Whether you follow markets tick by tick or ignore them altogether, there’s a good chance you’ve had a conversation about cryptocurrency recently.

That’s because there’s a ton of excitement brewing around cryptocurrencies and the blockchain tech that they are built upon. Crypto bulls (people who are optimistic about the technology’s future) envision a day when intermediaries, such as banks and data processers, are no longer needed for two people to execute a transaction. They envision systems that process and store smart contracts without a mountain of paperwork and lawyers. They envision a global currency and store of value that’s detached from central bank policies or local political turmoil.

If even half of these predictions happen, they could rejigger the financial system and business as we know it. That’s why investors, speculators, a certain spacefaring CEO and newbie investors who are just plain curious have piled into crypto markets. Indeed, cryptocurrencies could, perhaps, establish themselves at the center of an economy 2.0.

But they could also become utterly irrelevant in 10 years’ time. And let’s be honest: There are over 10,000 cryptocurrencies on the market … there are going to be a lot of losers.

“Both outcomes are equally viable, and that’s part of the challenge with crypto,” says Brent Schutte, chief investment officer at Northwestern Mutual. “At this point, anyone’s guess is just as good as anyone else’s. For now, it’s riding on a lot of hopes for future adoption, which is why even a single tweet can send its value soaring or into a tailspin.”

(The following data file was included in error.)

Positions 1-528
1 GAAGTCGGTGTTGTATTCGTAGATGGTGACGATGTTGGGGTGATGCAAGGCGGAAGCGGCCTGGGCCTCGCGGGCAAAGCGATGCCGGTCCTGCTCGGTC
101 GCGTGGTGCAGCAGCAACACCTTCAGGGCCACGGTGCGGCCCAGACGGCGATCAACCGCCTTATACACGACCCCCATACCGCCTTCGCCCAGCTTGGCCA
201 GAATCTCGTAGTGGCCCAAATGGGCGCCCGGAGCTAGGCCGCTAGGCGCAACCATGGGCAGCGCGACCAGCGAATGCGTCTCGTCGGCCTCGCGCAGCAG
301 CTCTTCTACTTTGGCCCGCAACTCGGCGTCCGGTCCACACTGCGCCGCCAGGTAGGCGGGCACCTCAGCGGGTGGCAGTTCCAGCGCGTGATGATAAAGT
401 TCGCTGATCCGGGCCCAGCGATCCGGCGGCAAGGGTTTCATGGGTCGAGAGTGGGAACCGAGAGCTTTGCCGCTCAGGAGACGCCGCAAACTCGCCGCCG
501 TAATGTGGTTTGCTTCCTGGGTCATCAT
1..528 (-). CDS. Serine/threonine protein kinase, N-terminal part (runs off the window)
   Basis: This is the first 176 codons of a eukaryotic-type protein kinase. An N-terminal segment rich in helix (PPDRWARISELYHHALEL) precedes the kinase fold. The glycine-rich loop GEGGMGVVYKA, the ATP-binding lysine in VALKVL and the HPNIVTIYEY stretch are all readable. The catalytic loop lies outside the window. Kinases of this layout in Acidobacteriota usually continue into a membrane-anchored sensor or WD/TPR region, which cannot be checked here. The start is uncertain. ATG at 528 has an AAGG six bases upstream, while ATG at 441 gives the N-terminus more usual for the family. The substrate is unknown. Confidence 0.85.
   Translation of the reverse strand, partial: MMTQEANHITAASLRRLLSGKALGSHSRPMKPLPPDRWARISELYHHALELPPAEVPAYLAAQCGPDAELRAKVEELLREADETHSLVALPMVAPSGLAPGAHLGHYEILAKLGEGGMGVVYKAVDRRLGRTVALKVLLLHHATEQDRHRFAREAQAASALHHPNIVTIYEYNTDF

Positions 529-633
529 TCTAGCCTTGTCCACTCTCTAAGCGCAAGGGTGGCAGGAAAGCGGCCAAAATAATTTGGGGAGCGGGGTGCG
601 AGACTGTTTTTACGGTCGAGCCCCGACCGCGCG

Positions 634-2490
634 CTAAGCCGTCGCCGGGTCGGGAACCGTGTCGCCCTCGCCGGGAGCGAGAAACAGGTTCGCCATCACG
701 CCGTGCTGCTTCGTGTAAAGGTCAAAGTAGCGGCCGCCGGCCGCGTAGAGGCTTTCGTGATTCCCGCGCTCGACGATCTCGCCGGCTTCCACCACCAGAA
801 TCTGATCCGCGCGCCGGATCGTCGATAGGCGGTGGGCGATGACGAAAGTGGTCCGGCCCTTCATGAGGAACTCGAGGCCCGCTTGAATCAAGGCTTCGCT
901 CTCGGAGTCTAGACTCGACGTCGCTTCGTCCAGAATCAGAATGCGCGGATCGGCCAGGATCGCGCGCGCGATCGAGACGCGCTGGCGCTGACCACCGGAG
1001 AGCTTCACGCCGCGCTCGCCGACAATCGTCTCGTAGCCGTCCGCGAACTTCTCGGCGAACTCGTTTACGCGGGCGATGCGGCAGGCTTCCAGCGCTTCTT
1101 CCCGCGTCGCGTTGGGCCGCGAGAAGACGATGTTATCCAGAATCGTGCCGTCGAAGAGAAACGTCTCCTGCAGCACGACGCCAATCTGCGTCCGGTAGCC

If you are thinking about adding some crypto to your portfolio or have friends who are talking about it, it is important to keep a foundational investing rule in mind: Always know what you own. And with crypto, there’s a lot we don’t know.

Before diving into crypto, here are a few things to consider.


With any investment, this is the best place to start. This also happens to be hardest step for cryptos.

“Unlike other asset classes, there’s nothing really supporting the value for cryptocurrencies other than people wanting to buy cryptocurrencies. There are no cash flows, assets or earnings,” says Schutte. “Is Bitcoin worth $500,000 or $50? The answer is yes because traditional valuation techniques don’t really apply here.”

Traditional asset classes are a bit easier to price. A stock, for example, entitles you to a share of profits from a company. Analysts can value that stream of profits using formulas to predict the value of future cash flows and dividends and arrive at a fair value for the company. Analysts can also draw on the past performance of the company through various cycles to make reasonable inferences about its performance.

Or take commodities. Oil or soybean prices are based on demand (crypto prices are, too), but these commodities are purchased and used as inputs in products people consume. In other words, they’re inputs for productive assets. They’re critical for life as we know it. That gives crucial commodities a basic, utilitarian value to humanity. There are no underlying cash flows with cryptocurrency, and (at least right now) they are not used to feed or move people or make things we need.